Google agreed a $391.5 million settlement in the US following a probe launched by 40 states into allegations the technology giant tracked users’ location to benefit its digital advertising business.
A statement from Michigan attorney general Dana Nessel along with the 39 other attorney generals, explained the settlement had been reached following a four-year investigation.
In addition to the payment, Google will be required to be more transparent by making users aware of how their location data is being used along with how to change account settings if they wish to disable the function, limit data collection and delete information already accrued.
The attorney generals launched the probe in 2018 following an Associated Press article which revealed Google recorded movements “even when you explicitly tell it not to”, focussing specifically on the company’s location history, and web and app activity settings.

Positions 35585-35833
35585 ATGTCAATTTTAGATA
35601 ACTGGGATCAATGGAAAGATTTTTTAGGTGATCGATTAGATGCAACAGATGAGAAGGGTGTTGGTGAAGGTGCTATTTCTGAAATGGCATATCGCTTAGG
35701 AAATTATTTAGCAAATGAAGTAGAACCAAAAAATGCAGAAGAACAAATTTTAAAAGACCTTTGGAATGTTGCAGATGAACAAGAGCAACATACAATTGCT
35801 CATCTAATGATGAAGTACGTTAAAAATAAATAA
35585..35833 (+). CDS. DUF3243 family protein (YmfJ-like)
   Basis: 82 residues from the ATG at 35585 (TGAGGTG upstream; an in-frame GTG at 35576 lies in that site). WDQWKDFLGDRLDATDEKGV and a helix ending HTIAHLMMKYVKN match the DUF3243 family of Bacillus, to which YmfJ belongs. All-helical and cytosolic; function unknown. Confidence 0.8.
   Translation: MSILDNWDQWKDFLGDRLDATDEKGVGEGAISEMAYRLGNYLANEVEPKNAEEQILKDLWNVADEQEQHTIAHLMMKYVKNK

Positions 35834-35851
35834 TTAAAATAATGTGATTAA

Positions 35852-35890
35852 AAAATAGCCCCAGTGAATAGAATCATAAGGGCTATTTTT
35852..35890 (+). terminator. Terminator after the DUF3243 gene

Nessel explained location is a key part of Google’s digital advertising business, with the company employing the personal and behavioural data it collects to build detailed user profiles and target adverts on behalf of its customers.
“Location data is among the most sensitive and valuable personal information Google collects. Even a limited amount of location data can expose a person’s identity and routines, and can be used to infer personal details,” she said.
Google faced a similar probe in Arizona, and agreed to pay $85 million as a settlement last month.